Migrant caravan arrives at US-Mexico border

asked 2018-11-20 06:45:47 -0500

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The Central American migrant caravan trekking towards the United States converged on the US-Mexican border on Thursday (Nov 15) after more than a month on the road, undeterred by President Donald Trump’s deployment of thousands of American troops near the border. 온라인카지노

Around 800 migrants riding on 22 buses arrived at dawn in Tijuana, which is located across from San Diego, California, and walked from the highway into the city in massive waves of people, their belongings on their backs.

They joined more than 750 other caravan members who had traveled ahead and reached the city in recent days.

The full caravan – some 5,500 migrants in all – was expected to continue arriving in Tijuana in the coming hours thanks to buses organised by charities, private donors and local authorities, with the last groups reaching the city by Friday.

Across the border, nearly 6,000 troops deployed by Donald Trump have been busy erecting concrete barriers and razor-wire fences to deter what the US president has described as an “invasion.” 바카라사이트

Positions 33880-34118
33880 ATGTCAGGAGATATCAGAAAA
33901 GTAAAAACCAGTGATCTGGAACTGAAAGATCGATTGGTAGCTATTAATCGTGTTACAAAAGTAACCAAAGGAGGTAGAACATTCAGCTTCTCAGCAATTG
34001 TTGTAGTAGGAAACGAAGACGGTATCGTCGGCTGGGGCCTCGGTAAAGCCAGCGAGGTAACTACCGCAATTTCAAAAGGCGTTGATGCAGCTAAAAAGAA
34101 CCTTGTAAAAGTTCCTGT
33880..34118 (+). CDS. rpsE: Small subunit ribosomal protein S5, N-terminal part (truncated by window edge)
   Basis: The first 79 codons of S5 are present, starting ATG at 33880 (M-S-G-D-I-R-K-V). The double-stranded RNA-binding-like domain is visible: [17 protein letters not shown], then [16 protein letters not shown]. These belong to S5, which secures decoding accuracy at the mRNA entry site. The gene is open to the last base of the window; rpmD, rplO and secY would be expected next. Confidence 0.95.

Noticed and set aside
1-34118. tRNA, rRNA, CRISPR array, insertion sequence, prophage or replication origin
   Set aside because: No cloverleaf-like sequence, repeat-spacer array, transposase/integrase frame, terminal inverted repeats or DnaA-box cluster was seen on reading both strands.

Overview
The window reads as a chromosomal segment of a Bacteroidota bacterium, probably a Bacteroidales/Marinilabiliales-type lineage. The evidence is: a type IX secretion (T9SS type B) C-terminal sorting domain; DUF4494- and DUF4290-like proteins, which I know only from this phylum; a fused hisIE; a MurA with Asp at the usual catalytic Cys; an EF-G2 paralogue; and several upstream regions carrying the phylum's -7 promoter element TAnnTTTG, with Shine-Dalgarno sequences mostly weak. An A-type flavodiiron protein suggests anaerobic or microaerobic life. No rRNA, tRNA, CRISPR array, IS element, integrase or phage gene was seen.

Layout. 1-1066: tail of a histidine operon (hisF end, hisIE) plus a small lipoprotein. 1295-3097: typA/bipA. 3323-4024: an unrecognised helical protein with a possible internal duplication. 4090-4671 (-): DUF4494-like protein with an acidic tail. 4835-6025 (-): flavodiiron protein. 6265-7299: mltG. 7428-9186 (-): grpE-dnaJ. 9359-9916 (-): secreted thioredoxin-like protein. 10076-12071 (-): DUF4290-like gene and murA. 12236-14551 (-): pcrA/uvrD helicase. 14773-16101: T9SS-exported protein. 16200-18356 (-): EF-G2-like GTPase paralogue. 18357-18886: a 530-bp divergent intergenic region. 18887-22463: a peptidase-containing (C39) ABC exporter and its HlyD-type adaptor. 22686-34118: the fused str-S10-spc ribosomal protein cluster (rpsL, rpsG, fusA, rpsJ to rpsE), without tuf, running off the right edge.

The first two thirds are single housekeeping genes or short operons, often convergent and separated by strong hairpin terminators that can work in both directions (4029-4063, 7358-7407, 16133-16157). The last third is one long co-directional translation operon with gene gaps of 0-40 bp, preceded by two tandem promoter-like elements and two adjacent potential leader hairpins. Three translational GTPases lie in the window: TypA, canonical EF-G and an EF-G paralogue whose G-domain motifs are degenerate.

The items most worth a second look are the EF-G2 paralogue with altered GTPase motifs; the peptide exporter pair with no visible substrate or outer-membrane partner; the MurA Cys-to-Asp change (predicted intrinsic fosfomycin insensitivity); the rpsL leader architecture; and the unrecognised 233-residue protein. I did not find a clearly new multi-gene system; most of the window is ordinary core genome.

“I feel better now that we’ve reached the border. Tired, but better. I’ve been on the road for a month, traveling with my four daughters,” Honduran migrant Miriam Fernandez, 32, told AFP.

The migrants are mostly fleeing poverty and unrest in Central America’s “Northern Triangle” – El Salvador, Guatemala and Honduras, where brutal gang violence has fuelled some of the highest murder rates in the world.

Hundreds of Tijuana residents protested overnight at Friendship Park, a beachside square where the migrants have set up camp along the fence between Mexico and the United States.in the world.

Singing the Mexican national anthem and shouting anti-immigrant slogans, some protesters threw stones at the migrants, even targeting children in some cases, an AFP correspondent said. 인터넷바카라

“We don’t want you. Would you want us to go to your house and make a huge mess?” shouted one woman.

Mexican Interior Minister Alfonso Navarrete said the protest was fuelled by rumours that the migrants had refused food, shelter and clothing donated by local residents, and urged Mexicans not to “criminalise” the caravan.

Some migrants did in fact refuse to register at the shelter set up in Tijuana, fearful the authorities would pass their names to the United States, migrant rights activists said.

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